łThere are several notable differences that Poles eagering to learn Ukrainian must not forget about.
* There are sounds in Ukrainian that do not exist in Polish at all, although they are normal logical Slavic sounds, in general.
Poles used to take the softened c (=ts,tz) as ć=ci, softened z as Ľ, softened s as ¶=si. In Ukrainian there are just c’, z’, s’ alongside ć, Ľ and ¶. These are absolutely separate sounds there. To learn Ukrainian pronunciation one has to learn how to pronunciate the softened c, z and s properly.
* In fact, cz(=tsz) is always hard in Ukrainian - i.e., always quite cz, not ć(=ci). Put before i it obtains some softeness, but not the complete one. So, formally, there is no Polish sound ć=ci in Ukrainian.
* Neither of the Polish sounds l or ł has any 100% Ukrainian equivalent. Ukrainian l is somewhat in between Polish l and ł, Ukrainian softened sound of l is probably a bit more softer than Polish l.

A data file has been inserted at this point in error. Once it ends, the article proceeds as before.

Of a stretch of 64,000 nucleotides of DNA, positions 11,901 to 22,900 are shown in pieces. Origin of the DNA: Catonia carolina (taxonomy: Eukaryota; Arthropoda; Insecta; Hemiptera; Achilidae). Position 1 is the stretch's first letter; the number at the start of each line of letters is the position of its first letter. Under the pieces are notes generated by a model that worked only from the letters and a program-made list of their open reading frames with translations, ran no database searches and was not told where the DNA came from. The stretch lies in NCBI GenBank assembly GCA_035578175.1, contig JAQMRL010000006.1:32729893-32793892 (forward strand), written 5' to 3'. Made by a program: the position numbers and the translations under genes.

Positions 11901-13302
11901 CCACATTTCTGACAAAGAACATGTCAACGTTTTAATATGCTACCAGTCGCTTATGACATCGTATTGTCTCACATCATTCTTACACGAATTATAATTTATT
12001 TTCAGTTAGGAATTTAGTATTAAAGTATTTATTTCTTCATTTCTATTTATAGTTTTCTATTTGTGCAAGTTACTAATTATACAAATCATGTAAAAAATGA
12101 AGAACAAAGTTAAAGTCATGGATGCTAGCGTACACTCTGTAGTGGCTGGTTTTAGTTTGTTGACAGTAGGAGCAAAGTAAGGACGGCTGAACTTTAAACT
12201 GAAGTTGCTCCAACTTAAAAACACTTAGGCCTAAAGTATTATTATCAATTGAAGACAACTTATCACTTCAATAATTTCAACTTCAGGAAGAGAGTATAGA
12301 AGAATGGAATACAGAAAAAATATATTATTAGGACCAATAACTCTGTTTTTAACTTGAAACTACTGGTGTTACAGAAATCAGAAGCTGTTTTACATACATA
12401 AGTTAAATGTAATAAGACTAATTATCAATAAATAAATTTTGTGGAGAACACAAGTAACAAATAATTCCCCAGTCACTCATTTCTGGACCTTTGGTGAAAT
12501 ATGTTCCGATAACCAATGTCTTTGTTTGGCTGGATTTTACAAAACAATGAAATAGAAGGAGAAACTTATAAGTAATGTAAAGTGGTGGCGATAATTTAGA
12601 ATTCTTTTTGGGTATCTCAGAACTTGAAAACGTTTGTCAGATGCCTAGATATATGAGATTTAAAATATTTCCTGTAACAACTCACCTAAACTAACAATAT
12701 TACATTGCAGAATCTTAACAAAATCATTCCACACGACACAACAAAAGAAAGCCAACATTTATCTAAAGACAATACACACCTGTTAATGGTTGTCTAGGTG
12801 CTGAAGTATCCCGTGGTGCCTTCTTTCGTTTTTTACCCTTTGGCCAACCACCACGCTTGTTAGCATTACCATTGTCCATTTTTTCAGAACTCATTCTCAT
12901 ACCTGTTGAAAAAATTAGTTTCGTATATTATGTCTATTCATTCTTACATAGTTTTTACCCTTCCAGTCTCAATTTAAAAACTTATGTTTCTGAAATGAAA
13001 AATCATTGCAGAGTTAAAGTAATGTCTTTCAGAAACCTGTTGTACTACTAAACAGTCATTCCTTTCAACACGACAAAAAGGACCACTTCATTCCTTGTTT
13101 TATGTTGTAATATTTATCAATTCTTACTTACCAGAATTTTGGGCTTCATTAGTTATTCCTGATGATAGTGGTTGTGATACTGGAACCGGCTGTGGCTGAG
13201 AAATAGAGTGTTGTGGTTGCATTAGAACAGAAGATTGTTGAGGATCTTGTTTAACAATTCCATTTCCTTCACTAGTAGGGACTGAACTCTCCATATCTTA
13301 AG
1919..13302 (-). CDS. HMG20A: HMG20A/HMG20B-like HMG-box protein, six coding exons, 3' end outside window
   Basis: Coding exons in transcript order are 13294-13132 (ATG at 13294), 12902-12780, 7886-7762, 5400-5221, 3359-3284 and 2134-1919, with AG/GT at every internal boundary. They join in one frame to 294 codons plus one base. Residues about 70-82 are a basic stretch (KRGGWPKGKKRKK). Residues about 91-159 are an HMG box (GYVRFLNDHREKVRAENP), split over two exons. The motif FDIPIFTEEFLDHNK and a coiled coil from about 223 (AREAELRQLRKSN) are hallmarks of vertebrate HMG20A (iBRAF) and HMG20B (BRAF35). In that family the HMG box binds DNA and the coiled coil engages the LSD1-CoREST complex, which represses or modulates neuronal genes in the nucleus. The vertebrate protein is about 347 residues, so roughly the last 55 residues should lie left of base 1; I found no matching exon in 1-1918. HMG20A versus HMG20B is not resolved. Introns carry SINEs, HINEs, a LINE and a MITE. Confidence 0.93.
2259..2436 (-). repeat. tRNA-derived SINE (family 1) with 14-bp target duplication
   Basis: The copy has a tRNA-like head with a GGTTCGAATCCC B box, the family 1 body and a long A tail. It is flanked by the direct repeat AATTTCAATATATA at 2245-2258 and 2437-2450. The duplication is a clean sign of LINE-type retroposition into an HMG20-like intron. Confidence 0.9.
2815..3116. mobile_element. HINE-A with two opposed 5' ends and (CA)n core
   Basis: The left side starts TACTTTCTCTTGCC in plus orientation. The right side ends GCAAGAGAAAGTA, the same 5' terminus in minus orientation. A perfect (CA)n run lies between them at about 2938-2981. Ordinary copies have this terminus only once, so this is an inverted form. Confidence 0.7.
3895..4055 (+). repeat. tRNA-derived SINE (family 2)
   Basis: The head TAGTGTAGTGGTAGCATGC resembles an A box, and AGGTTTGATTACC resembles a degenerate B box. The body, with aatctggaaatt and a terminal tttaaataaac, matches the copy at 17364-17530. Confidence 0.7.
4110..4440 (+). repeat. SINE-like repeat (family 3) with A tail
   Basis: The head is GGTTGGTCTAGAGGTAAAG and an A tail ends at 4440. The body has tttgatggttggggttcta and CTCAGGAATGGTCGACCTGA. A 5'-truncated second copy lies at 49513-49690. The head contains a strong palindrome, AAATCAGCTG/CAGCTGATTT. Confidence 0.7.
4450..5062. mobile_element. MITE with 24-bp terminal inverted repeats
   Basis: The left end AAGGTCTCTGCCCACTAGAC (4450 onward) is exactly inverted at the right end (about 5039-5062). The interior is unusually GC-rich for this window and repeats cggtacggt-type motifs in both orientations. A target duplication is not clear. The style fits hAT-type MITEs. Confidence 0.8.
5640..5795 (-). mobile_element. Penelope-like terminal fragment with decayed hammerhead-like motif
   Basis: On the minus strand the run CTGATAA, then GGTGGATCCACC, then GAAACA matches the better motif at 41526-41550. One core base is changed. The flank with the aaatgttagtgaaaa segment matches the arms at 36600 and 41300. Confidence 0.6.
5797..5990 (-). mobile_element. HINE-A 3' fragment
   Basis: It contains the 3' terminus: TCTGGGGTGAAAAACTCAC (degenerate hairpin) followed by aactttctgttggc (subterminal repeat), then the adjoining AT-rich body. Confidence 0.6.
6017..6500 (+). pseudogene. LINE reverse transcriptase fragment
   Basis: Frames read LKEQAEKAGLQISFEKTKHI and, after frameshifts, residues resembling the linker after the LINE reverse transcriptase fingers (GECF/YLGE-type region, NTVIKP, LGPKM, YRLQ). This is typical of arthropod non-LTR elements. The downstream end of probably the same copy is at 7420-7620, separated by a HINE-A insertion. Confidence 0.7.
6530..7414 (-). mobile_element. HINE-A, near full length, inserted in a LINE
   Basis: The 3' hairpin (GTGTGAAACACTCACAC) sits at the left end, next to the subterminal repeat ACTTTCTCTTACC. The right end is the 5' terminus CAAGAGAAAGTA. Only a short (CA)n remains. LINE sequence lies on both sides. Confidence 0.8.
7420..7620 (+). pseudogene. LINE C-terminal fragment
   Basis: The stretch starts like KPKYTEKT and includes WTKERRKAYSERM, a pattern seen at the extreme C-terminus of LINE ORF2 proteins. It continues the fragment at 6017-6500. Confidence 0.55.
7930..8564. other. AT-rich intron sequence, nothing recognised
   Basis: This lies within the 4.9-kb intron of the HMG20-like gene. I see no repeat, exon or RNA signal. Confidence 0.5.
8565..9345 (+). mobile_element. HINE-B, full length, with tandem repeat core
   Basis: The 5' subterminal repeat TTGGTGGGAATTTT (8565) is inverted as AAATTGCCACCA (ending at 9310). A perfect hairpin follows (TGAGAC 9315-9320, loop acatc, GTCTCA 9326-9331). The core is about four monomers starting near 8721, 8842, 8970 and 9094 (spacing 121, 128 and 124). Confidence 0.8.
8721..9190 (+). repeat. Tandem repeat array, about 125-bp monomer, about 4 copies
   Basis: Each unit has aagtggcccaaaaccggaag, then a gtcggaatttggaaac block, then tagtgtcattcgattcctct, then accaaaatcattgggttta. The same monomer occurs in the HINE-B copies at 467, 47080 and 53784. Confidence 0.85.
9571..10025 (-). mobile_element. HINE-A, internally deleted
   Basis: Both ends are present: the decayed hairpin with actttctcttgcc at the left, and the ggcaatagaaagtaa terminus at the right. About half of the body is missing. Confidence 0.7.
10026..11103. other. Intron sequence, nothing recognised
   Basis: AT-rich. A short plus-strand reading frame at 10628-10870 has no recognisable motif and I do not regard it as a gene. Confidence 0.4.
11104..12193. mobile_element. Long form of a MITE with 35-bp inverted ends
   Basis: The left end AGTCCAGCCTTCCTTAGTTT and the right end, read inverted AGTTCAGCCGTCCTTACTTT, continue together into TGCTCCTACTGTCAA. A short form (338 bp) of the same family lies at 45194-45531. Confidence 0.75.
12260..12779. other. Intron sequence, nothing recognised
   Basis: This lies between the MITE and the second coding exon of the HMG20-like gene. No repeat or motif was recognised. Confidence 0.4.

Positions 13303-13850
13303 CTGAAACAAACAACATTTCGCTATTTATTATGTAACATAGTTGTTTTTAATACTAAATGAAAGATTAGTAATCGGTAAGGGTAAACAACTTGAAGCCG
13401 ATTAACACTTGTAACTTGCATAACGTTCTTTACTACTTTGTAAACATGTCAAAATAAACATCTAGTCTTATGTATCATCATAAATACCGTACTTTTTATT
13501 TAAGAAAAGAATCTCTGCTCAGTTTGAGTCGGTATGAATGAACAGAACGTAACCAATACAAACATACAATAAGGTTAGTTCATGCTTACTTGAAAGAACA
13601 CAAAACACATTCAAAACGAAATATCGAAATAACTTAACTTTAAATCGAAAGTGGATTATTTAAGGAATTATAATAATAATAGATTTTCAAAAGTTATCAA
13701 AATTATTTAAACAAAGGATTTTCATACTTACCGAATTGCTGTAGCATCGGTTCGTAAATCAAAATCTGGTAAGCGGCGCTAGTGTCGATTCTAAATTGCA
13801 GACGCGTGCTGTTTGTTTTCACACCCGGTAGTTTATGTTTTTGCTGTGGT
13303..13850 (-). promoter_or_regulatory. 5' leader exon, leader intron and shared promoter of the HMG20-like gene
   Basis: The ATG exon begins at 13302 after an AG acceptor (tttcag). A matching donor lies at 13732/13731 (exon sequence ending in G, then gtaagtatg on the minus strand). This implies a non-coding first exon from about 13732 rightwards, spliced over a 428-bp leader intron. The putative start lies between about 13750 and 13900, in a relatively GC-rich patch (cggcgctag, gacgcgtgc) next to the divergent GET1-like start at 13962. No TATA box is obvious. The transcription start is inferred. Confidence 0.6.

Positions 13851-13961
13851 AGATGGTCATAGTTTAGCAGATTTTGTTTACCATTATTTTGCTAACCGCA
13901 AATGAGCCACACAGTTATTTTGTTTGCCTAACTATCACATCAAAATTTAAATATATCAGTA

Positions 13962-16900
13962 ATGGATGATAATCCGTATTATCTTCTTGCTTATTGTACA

* There are different affixes in Ukrainian, which is obvious. For Ukrainians "Polska" is not a noun, it is rather an adjective that means "Polish (fem. sing.)". Well, it must be pronunciated pOl’s’ka in Ukrainian, to be correct.
Ukrainians take "poeta" or "rowerysta" as the words of the feminine gender because of the ending a. These words sound strange for them, because the terms for the occupations are used to be presented in the masculine gender, usually, of course.
* In Ukrainian Polish nasal ± and ę are certainly absent. The good news is that there’s the vocative case, too. No articles, as well.
* In Ukrainian the tongue twisters of the extra dense consonant clusters are hard (though not impossible) to find... Most of the Ukrainian words tend to dissolve the Russian and Polish consonant clusters with the vowels.
And please, never use the words "matka" (that means "womb" in Russian and Ukrainian) and especially "ssaki" (moderately brutal Russian word for rejected urine and possibly feces) there... Also remember that the word "wieloryb" may evoke much fun in the Russian-speaking spheres. Rower (bicycle) is wielosipiEd in Russian, welosypEd in Ukrainian - most probably, people will take this word as a pun upon "a fish on a bicycle". Or "a fish with a bicycle". Or a fish-bicycle.
Not to mention samochOd which is associated with the heavy military machines.